Eumundi, a rural village in hilly country around the upper reaches of the North Maroochy River, is 15 km inland from Peregian Beach and 110 km north of central Brisbane. It was named after an Aboriginal elder who reputedly adopted a convict runaway, David Bracefield (or Bracewell, Bracefell) in the early 1830s.
Eumundi was a timber harvesting area, and a small European settlement emerged in the 1880s. The North Coast railway was completed in 1891, and a sawmill was opened soon afterwards. With the clearing of the timber, dairying and banana growing filled the hillsides, but several sawmillers continued. Pugh's Queensland Directory recorded Eumundi as having two hotels, a butter factory, several storekeepers and two banks in 1925. There were also a Methodist church (1911), an Anglican church (1912) and a school of arts (1912), which are both listed on the Queensland heritage register.
By the 1960s many dairy and banana farms became uneconomic, and the holdings were taken up by people seeking rural lifestyles. The township attracted new residents who refurbished numerous buildings. In 1979 the Eumundi open-air Saturday market was started, selling fresh produce and hand-made or specialty wares. It has been highly popular, drawing tourists and groups brought by bus. Eumundi has developed an active commercial town centre with a local chamber of commerce.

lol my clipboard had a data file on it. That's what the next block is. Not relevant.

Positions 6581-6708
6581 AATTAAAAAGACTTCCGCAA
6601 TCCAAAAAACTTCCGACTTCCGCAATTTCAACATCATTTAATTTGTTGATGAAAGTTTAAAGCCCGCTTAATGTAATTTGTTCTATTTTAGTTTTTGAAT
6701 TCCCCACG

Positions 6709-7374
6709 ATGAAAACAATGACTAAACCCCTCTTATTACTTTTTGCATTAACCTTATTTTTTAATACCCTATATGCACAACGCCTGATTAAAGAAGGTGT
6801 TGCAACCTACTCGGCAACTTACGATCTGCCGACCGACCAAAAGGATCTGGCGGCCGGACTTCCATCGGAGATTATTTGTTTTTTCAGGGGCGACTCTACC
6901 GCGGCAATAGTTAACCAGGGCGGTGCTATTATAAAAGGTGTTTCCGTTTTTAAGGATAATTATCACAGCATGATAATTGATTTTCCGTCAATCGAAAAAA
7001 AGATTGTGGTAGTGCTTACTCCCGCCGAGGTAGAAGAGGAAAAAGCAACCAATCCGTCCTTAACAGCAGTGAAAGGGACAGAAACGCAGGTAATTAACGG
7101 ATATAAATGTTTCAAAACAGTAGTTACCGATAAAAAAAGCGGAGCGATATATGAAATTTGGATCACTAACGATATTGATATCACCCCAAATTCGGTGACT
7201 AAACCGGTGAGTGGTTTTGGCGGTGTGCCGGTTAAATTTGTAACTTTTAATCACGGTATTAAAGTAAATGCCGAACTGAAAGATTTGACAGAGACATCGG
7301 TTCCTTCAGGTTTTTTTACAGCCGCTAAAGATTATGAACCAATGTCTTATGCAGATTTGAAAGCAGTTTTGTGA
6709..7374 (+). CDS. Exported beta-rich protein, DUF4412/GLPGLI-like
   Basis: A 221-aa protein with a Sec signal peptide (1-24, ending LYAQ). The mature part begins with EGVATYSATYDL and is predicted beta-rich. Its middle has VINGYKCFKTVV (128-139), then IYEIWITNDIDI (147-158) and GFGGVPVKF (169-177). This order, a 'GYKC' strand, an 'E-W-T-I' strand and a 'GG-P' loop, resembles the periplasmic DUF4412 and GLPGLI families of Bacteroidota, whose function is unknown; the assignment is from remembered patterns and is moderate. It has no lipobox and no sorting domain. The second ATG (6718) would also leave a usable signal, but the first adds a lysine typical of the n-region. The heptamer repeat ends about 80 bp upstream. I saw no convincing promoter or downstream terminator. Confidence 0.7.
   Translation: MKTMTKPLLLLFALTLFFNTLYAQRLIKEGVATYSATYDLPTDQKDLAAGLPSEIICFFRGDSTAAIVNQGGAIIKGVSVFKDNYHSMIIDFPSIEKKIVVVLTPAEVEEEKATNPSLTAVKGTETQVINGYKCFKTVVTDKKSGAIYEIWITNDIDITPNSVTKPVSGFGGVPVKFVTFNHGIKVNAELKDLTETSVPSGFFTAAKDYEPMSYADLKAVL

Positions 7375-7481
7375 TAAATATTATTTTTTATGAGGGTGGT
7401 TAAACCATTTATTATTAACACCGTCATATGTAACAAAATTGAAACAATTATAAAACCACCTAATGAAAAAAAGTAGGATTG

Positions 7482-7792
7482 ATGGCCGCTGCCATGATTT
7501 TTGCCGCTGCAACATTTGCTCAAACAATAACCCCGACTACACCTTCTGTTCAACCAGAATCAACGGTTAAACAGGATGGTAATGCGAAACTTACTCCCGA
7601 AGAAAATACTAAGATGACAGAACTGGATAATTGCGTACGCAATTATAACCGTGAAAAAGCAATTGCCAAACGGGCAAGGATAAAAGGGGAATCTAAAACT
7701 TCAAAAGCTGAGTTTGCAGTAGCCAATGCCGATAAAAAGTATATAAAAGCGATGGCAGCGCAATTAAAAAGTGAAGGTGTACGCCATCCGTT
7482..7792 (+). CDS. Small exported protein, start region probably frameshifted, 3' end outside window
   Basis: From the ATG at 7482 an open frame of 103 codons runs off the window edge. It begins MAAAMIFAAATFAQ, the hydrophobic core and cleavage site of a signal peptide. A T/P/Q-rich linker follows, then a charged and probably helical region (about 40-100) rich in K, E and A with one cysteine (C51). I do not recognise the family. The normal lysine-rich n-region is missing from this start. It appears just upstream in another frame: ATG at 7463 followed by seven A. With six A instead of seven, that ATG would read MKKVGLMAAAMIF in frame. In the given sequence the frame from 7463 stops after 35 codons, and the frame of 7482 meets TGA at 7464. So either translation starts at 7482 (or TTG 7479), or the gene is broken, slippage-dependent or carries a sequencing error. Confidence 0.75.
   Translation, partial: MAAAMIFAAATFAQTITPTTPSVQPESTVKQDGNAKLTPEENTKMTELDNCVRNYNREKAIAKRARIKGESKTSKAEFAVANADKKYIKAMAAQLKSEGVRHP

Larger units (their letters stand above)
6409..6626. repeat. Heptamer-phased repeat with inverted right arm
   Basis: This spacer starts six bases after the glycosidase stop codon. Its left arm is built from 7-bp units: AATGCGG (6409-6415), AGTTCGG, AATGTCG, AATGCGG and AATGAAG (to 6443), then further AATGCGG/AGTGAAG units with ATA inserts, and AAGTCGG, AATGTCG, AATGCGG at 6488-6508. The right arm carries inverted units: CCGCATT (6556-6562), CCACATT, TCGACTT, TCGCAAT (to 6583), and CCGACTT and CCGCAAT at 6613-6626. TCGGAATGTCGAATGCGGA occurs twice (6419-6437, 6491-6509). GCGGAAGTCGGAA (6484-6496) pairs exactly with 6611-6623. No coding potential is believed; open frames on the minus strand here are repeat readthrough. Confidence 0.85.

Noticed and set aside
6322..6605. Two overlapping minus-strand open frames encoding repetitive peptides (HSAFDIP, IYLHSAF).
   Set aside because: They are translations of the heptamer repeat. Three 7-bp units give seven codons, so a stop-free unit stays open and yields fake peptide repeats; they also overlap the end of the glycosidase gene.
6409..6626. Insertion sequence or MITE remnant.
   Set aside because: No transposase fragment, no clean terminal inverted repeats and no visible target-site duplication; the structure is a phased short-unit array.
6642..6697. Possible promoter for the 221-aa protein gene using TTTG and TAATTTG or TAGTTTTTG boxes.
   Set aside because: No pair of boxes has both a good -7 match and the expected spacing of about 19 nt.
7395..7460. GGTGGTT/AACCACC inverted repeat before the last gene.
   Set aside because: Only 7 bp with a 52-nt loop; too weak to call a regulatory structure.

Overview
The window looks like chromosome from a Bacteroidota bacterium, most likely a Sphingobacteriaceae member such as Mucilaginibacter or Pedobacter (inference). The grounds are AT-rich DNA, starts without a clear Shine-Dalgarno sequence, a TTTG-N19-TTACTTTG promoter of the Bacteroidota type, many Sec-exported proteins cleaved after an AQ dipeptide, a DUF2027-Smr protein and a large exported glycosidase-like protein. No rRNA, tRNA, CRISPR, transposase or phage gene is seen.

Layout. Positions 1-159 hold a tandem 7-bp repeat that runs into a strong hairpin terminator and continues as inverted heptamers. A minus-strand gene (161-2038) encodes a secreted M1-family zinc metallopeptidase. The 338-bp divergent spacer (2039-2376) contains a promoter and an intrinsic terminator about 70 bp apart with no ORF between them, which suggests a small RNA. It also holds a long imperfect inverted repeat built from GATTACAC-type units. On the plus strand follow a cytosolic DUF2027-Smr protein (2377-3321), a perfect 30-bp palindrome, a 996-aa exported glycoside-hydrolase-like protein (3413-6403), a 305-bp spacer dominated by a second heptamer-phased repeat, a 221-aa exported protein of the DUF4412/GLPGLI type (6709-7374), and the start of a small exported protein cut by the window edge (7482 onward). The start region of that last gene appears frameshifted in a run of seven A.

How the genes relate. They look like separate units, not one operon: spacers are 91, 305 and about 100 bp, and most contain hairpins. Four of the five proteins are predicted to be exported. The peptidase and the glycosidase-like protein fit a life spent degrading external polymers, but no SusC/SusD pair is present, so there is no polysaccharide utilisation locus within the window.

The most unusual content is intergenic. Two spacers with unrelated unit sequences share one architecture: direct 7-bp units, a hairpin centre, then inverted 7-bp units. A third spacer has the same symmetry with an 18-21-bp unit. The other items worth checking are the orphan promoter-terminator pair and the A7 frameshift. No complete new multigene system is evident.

In addition to the Saturday (and Wednesday) market there are school of arts and CWA halls, Anglican and Presbyterian churches, a museum and historical society, primary school (1893), a showground and a recreation reserve. The heritage-listed butter factory was burnt down in 2005. Eumundi's main street is Memorial Drive, along which there is a heritage-listed row of war memorial trees (1914-18) in the vicinity of the school of arts. Eumundi's census populations have been:
Hessie Lindsell, Eumundi story: a collection of stories on the history of Eumundi, Noosa, H. Lindsell, 1989
Michael Mangold, Eumundi market, Northbridge, Tandem Productions, 1991